When we think about Jacob Trouba, there seems to be two schools of thought. The first is that he’s a true 1RD, the 1RD the Rangers have been searching for throughout the years. The second is that he’s more of a 2RD who will struggle in his own end. The truth is that it’s a bit of both, and Trouba is more in the middle of these schools of thought.
In Winnipeg, Trouba enjoyed a breakout campaign this past season. He played a full 82 games and put up 8-42-50. For the first time in his career, he was utilized on the top pair and on PP1, and rewarded management with excellent offensive play. That’s where Trouba’s value is. His xGF% of 48.87 with Winnipeg isn’t sexy (still managed to be 3rd on the team). His splits were a 2.32 xGF/60 (2nd) and 2.43 xGA/60 (4th). So again, we see a guy whose true value will be in the transition game and generating sustained offense. That said, he’s not exactly a liability in his own zone, as a 2.43 xGA/60 would be 4th on the Rangers too, ahead of Tony DeAngelo and Brady Skjei. So when we say that his true value is offensively, it’s because he’s just very good in that aspect of the game. To say he’s bad defensively would be a mischaracterization of his game.
CJ Turturo has created some great visuals based off game tracking done by Corey Sznajder, and gives us some insight into where Trouba’s strengths and weaknesses are.
For the sake of the post, we compared him to Tony DeAngelo, but that really doesn’t matter much. It’s mostly to show how the Rangers are improving in their transition game.
Trouba excels in generating shot attempts for his teammates. This is all at even strength, so it shows that Trouba has great offensive zone vision and will certainly help the Rangers sustain offensive pressure, both in quality and in quantity. He also excels in generating controlled zone entries to the offensive zone, a key component in generating that sustained offense.
The key item for me is the zone exits, and how successful Trouba is here. He’s one of the best defensemen in the league at transitioning to offense. This shows he has good puck control skills and outlet passing ability. Worth noting that while DeAngelo is the best in the game today at this, Trouba is no slouch. Transitioning from defense to offense is an area in which the Rangers have struggled mightily. With DeAngelo and now Trouba, it might become a strength very quickly.
Where Trouba struggles is in preventing zone entries. He’s middle of the road in breaking up rushes against, but when he can’t break up the entry the opposition gets a controlled entry (carry in or pass) the majority of the time. From limited viewings on my end, it leads me to believe that Trouba goes for the turnover at the blue line. When it works, it’s great. When it doesn’t, the opposition has control. It’s worth noting that this does not show us how Trouba is in his defensive zone coverage.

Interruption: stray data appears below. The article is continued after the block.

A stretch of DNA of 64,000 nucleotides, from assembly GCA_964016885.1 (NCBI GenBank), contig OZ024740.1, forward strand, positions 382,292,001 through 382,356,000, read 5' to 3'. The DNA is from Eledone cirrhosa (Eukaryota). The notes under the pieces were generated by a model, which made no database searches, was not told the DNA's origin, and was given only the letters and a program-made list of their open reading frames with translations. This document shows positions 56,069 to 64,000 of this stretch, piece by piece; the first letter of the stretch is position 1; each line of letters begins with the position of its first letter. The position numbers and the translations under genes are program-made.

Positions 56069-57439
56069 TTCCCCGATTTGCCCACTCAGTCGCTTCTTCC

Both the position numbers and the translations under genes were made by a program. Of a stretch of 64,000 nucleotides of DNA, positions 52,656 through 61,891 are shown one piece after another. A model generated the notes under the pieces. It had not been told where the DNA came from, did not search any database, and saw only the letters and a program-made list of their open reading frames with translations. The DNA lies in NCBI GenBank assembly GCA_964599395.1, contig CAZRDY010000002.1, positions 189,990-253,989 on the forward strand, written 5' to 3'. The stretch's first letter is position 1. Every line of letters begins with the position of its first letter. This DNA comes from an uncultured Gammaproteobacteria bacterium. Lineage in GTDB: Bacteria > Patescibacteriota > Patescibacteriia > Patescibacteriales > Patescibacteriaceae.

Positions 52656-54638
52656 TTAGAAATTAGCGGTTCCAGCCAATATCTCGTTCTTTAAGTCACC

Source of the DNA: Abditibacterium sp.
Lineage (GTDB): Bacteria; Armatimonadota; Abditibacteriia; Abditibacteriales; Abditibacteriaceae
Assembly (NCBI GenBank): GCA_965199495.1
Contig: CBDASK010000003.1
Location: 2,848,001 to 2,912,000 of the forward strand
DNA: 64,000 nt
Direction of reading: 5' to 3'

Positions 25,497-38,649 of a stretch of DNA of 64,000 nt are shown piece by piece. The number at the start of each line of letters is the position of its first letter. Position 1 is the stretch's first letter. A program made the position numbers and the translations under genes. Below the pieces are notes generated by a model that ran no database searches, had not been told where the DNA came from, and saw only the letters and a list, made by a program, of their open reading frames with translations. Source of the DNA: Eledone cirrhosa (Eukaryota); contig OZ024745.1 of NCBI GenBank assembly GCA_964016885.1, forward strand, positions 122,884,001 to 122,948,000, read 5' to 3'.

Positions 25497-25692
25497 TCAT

The bottom half here can give us some insight into how Trouba plays in the defensive zone. The first thing that jumps at me is the threat level remains mostly the same, so he doesn’t necessarily move the needle defensively. The second is that blue area with him on the ice at the right side of the net, which leads me to believe he covers the net mouth area. The third is the area at the top of the circle and high slot is a deep red, so while he’s covering the net mouth, the opposition is finding other areas to shoot from. All this leads me to believe Trouba is average in his DZ coverage. He’s not a show stopper, but he’s not a huge liability either.
I found a good highlight video, and there are some things I noticed right off the bat:
- The first highlight of Trouba protecting the puck and then starting the breakout is what I mentioned above. It’s a big strength of his, being able to transition the game to offense. This itself is worth the trade and subsequent contract. He evaded the forechecker, had enough confidence to use the net as a barrier to give him space, and found a teammate for the rush up the ice.
- The second highlight shows how Trouba, despite the narrative, is still able to hold his own in the defensive zone. It also illustrates a little bit about how he can give up the blue line for a controlled entry.
- There are a lot of highlights here showing Trouba’s puck rushing skills and his ability to read and jump into plays in the neutral zone to force turnovers. Sure, one of those was against the Oilers, but the point still stands.
- There’s a lot of good stuff in these highlights. Yes they only cover the good and not the bad, so take it with a grain of salt. Everyone makes mistakes.
In Trouba, the Rangers are getting a true top pairing RD. He’s not a stud like Subban, Karlsson, or anyone of that ilk, but he’s still a guy that changes the face of the Rangers’ blue line. He’s no savior, which is also important to note. Ranger fans suffer from Brian Leetch syndrome and basically chase away anyone who isn’t him (Poti, Yandle, Shattenkirk, etc). Let is be known that Trouba is not Leetch. Trouba is Trouba. He’s a significant upgrade on Pionk and will help stabilize the blue line. But he’s not the kind of guy who can carry a blue line either. The first is finding the right partner for him to complement his skills and cover for his weaknesses. With Trouba and the right partner, the Rangers may finally have that top legitimate top pairing they have been searching for.